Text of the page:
Bedlaod sediment transport and bed evolution in steady and unsteady flows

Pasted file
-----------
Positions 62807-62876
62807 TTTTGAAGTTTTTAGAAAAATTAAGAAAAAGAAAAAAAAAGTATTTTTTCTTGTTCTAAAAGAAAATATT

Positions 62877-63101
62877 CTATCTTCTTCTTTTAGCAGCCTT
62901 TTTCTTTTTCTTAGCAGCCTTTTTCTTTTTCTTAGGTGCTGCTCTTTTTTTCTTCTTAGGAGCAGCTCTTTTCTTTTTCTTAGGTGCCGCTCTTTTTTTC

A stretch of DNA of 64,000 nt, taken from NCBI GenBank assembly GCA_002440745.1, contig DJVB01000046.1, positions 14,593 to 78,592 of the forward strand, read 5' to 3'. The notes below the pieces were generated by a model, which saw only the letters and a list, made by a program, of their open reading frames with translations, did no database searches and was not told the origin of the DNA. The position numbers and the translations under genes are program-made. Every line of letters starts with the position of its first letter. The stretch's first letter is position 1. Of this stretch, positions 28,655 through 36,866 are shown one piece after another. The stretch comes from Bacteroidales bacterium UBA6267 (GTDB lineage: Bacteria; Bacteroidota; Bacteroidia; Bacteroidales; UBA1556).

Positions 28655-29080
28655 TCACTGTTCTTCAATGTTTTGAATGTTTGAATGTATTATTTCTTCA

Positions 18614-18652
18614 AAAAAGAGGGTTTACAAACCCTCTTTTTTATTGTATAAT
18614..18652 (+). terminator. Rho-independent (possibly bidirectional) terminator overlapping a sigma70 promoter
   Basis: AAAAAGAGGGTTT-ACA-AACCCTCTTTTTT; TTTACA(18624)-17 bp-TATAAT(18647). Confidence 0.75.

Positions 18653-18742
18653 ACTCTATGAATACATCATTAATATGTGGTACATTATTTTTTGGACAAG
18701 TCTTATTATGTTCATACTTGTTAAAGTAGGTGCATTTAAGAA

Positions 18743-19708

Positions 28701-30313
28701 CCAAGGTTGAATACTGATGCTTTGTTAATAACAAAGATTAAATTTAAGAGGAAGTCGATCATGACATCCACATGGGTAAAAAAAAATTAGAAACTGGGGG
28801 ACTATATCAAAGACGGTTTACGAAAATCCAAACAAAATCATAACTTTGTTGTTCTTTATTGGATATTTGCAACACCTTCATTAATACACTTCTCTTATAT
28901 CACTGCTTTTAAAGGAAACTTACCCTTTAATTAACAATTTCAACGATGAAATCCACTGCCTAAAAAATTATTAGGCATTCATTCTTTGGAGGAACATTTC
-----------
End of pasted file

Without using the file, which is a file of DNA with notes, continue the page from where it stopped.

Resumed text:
Until recently, bedload sediment transport has generally been investigated under steady flow conditions, which does not represent the typical sediment transport scenarios observed within natural fluvial channels. These channels often experience significant variations in bedload transport and bed morphological evolution under unsteady flow conditions, especially during flood hydrograph events. At present, however, there is a distinct lack of understanding of the interaction between hydrograph flow properties and the variability in bedload transport and bed evolution. Within the current study, different series of parametric experiments were conducted in two glass-walled, tilting flume facilities with the main aim of investigating the response of uniform and graded sediment beds to a range of different unsteady flow hydrograph conditions, and compare this to the corresponding response under equivalent steady flow conditions. The novelty of this research against previous studies is highlighted in terms of (i) the identification of the individual influence of hydrograph-related parameters (shape , unsteadiness HG and total water work Wk) on unsteady sediment transport characteristics (e.g. hysteresis and temporal lag) and the resulting bed evolution; (ii) the use of natural-shaped hydrographs (single and double peak) rather than stepped, triangular or trapezoidal hydrographs; (iii) the direct comparison between bedload sediment transport yields and corresponding bed evolution under unsteady hydrograph and equivalent (volume) steady flows; and (iv) enhanced understanding of influence of intergranular effects (e.g. particle exposure and/or hiding) on observed bedload sediment transport behaviour in unsteady and equivalent steady flows. Experiments conducted with both uniform (course sand, d = 1.95mm) and graded (fine gravel, d50 = 2.64mm, 5.00mm) beds not only confirm the clockwise and counter-clockwise hysteresis in measured bed load transport rates, but also reveal no/mixed hysteresis patterns as a transitional condition between these clockwise and counter-clockwise hystereses for bedload transport measured under unsteady flow hydrographs. For graded sediment transport, the intergranular effect on temporal lag and hysteresis patterns for transport of classified fine, medium and coarse size classes within graded (unimodal, bimodal and fine-grained) sediment beds in unsteady flow hydrographs is also revealed. Specifically, the coarse size class tends to respond preferentially to the changing flow and exhibits clockwise hysteresis in general; whereas the fine size class tends to become more active later and demonstrates reduced clockwise, no/mixed or counter-clockwise hysteresis. Corresponding temporal variations and hysteresis patterns in the median db50 size of the bedload transport load are also observed, with the db50 value generally reaching its peaking value during the rising hydrograph limb and indicating a clockwise hysteresis over the hydrograph duration. Bedforms (i.e. dunes and alternate bars) are found to develop only within uniform sediment bed (d = 1.95mm) under both steady and unsteady flows tested. A relevant analysis of the formative conditions under which these bedforms develop is presented. By contrast, no bedforms are observed to form within graded sediment beds; only slight bed evolution (e.g. bed aggradation up to +5mm at upstream) is identified for fine-grained sediment bed (d50 = 2.64mm) runs. Additionally, the median size of the bed surface ds50 is shown to coarsen during the antecedent flow conditions within all graded sediment beds (compared to d50 in specified particle size distributions). This surface coarsening persists over the duration of both steady and unsteady flow events tested in current study [e.g. run-averaged ds50 values: (i) unimodal grading, ds50 = 6.51mm (> d50 = 5mm); (ii) bimodal grading, ds50 = 6.74mm (> d50 = 5mm); and (iii) fine-grained grading, ds50 = 3.62mm (> d50 = 2.64mm)]. The temporal variations in the median bedload size db50 (< ds50 throughout) for both the steady and unsteady flow runs, are also responsible for explaining the development and persistence of the surface armour layer. Bedload transport and bed evolution for uniform and graded sediment beds under steady flows are measured to provide a benchmark for direct comparison with equivalent bedload rates and yields, bedform development, and variations in bedload and bed surface grain size composition under unsteady flows. The difference in effects of unsteady and steady flow is found to be significant for bedload rate (with the unsteady-steady bedload ratio Kq = 0.23 – 14.95), bedload yields (i.e. yield ratio us = 1.11 – 13.56), bedforms (i.e. dunes, alternate bars and etc.) and bedload composition (i.e. db50 ratio Kb = 0.38 – 1.56), but less significant for bed surface composition (i.e. ds50 ratio Ks = 0.92 – 1.33). Further, the individual influence of hydrograph related parameters (shape , unsteadiness HG, total water work Wk) on bedload yields, yield distribution over the rising and falling two limbs of single-peaked hydrographs, and on of bedform characteristics (i.e. type, dimensions) is also evaluated. In more complex flow hydrographs, such as double-peaked hydrographs, the equivalent bedload transport and bed evolution characteristics are also derived. Finally, the presence of specific grain size classes within the graded sediment beds and their influence on the transport of other six classes is considered from comparison of sediment transport characteristics for (i) the unimodal and bimodal sediment mixtures (with the same d50 = 5.0mm), and (ii) the uniform (d = 1.95mm) and fine-grained sediment mixture (d50 = 2.64mm), which arise from relative grain exposure and sheltering effects under the same steady and unsteady flow events. An idealised, theoretical analysis of the hydrodynamic forces and moments associated with these potential impacts is provided. Most importantly, the transport of fine particles is found to vary depending upon the presence state of coarser particle sizes in the surface layer (i.e. stationary or mobile to varying rates), which reveals the mechanism for selective fractional transport within the graded sediment bed under equivalent steady and unsteady hydrograph flow conditions.